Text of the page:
The UN peacekeeping operation has been operating in Cyprus for 60 years - the Embassy's seminar "60 years of Finnish Peace Mediation" gave a glimpse of the past with some guidance for the future

It has been 60 years since the establishment of the UN peacekeeping operation UNFICYP in Cyprus on March 4, 2024. Over 150 thousand peacekeepers from 42 countries have served on the island. Past events were commemorated in Nicosia in various ways, including a wreath-laying ceremony organized by the embassy at the memorial for Finnish peacekeeping veterans, an UNFICYP medal parade, a photo exhibition, and the unveiling ceremony of the memorial at the historical Ledra Palace Hotel. The following day, on March 5, a peace mediation seminar organized by the embassy attracted over 140 participants, with former Foreign Minister Erkki Tuomioja and former Secretary of State and Cyprus peacekeeping veteran Pertti Torstila, among other speakers, addressing the audience.

Security Council Resolution 186 established the Cyprus peacekeeping operation on March 4, 1964. Over a thousand Finnish peacekeepers arrived on the island in April of the same year. By 1977, more than ten thousand Finnish peacekeepers had served in Cyprus.

After 1977 until 2005, there were relatively few Finnish peacekeepers, around ten at a time, mainly serving in staff positions. The Finnish flag was lowered from the flagpole at UNFICYP (Link to another website.)in 2005 as a sign of the departure of Finnish personnel, but it was raised again in 2021 when five Finnish UN police officers began their duties. Since then, Satu Koivu from Finland has been leading the UNFICYP police component.

Finnish Force Commanders in the UN forces have included Lieutenant General Eino Martola from 1966 to 1969 and Brigadier General Ahti Vartiainen from 1994 to 1997. General Ensio Siilasvuo served as the commander of the Finnish battalion in Cyprus from 1964 to 1965. Over ten Finnish peacekeepers died while serving on the island.

The former Foreign Minister Erkki Tuomioja and former Secretary of State and Cyprus peacekeeping veteran Pertti Torstila arrived from Finland to attend the commemorating events. Tuomioja and Torstila, along with Ambassador Harri Mäki-Reinikka, Honorary Consul Demosthenis Severis, SRSG and Head of UNFICYP Colin Stewart, Police Component Director Satu Koivu and Penelope Erotokritou representing the Ministry of Foreign Affairs of Cyprus laid wreaths on the recently renovated memorial. Embassy staff and Finnish officials working in the UN and EU were also present.

The dignified wreath-laying ceremony did not have any speeches, but two Cypriot music students performed J. Sibelius' “Finlandia Hymn(Link to another website.)”.

Four hundred invited guests followed the UN solemnities, medal parade, and speeches at the UN compound. UNFICYP presented a commemorative item to representatives of the countries that have participated in the peacekeeping operation in Cyprus.


Ambassador Harri Mäki-Reinikka, UNFICYP Peacekeeping veteran and former State Secretary at the Ministry for Foreign Affairs Pertti Torstila received the award from UNFICYPD Director Colin Stewart. Photo: Embassy of Finland, Nicosia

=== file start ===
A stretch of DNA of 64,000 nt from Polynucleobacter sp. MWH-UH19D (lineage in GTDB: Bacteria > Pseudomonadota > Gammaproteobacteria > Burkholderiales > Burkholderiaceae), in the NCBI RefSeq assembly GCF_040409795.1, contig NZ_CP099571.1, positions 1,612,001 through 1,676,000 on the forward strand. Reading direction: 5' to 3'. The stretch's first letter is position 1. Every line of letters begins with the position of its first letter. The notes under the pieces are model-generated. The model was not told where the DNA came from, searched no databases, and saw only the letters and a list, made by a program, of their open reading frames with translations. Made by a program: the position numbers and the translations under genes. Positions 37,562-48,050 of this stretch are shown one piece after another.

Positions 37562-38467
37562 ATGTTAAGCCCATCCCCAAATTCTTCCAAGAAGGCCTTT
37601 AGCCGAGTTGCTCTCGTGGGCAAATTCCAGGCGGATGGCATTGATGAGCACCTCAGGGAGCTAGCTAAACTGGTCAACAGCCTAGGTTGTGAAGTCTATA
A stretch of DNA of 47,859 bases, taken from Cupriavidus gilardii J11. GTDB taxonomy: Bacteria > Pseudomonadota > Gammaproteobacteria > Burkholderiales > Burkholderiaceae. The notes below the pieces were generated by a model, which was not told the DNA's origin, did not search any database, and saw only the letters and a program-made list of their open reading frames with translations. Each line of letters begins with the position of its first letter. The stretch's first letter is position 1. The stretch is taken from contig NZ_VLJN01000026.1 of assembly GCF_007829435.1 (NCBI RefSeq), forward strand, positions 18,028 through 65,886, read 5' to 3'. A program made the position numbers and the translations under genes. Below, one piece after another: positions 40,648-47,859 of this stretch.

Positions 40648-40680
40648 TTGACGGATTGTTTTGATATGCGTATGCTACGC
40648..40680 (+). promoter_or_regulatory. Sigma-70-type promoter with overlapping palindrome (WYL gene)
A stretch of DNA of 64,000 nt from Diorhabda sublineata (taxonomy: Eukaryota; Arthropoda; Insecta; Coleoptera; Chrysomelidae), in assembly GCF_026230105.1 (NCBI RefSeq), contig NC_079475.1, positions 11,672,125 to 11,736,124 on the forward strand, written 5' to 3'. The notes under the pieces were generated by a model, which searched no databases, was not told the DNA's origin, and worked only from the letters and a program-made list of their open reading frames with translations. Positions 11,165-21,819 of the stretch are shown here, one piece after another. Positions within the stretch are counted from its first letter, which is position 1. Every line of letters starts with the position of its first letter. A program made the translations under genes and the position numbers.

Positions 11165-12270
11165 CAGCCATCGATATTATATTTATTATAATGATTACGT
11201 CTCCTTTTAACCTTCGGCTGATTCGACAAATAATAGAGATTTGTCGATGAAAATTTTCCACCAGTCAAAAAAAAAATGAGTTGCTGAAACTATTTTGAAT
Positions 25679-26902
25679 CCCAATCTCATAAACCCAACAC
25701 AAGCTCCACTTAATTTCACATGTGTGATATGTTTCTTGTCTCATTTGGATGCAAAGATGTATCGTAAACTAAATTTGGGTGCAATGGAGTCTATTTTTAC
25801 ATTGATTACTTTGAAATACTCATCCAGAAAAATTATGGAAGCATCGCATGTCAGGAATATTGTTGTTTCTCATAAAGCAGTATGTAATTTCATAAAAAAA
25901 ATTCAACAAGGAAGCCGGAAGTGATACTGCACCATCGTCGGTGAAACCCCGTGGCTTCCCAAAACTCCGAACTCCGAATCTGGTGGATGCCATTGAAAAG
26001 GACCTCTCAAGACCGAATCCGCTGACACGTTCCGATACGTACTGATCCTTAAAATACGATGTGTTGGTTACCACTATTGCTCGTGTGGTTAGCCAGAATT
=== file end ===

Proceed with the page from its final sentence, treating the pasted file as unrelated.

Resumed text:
Pertti Torstila, who served as Head of the Finnish Battalion's Intelligence Team in 1966-67, delivered a speech to medal winners. Among other things, he told about the challenges from 60 years ago when material shortage affected the peacekeeping operation.

Pertti Torstila's speech at the medal parade. Image: UNFICYP

Listeners were both amused and pondered by the fact that Finnish peacekeepers, due to insufficient transport, had to cycle a scorching 50-kilometer journey from Dhekelia to Nicosia. During the first year of their presence in the mission, Finns built over 20 saunas. Besides relaxation, these saunas served as places to reconcile differences between the island's Turkish-speaking and Greek-speaking parties.

The day continued with a visit to the old Nicosia airport, closed since the 1974 war, where Erkki Tuomioja reminisced about arriving and departing from the island in 1968. Subsequently, the event continued at Ledra Palace, once a hotel and now UNFICYP headquarters, where a memorial was unveiled in honor of all peacekeepers. Once again, wreaths were laid by the memorial. The day concluded with a reception hosted by the Special Representative of the UN Secretary-General and UNFICYP Director Colin Stewart.

A memorial built in honor of peacekeepers in the UN buffer zone in front of the historic Ledra Palace Hotel. Ambassador Mäki-Reinikka and former Secretary of State of the Ministry for Foreign Affairs Pertti Torstila laid a wreath at the memorial. Image: Embassy of Finland, Nicosia.

A regrettable aspect influencing the atmosphere was the absence of leaders or other senior officials from either negotiating side of Cyprus at the reception. However, present were the Speaker of the House of Representatives of Cyprus, Annita Demetriou, and representatives from the Chamber of Commerce and Industry and from the Turkish Cypriot Chamber of Commerce.

Peace Mediation Seminar: Rich Participation and Constructive Discussions


On the morning of March 5, the Embassy of Finland in Nicosia organized a peace mediation seminar that attracted over 140 participants. Ambassador Harri Mäki-Reinikka highlighted in his opening speech the contribution of Finnish peacekeepers, but also mentioned that the first Special Representative and Mediator appointed by UN Secretary-General U Thant was Sakari Tuomioja.

Pertti Torstila's speech. Image: Embassy of Finland, Nicosia.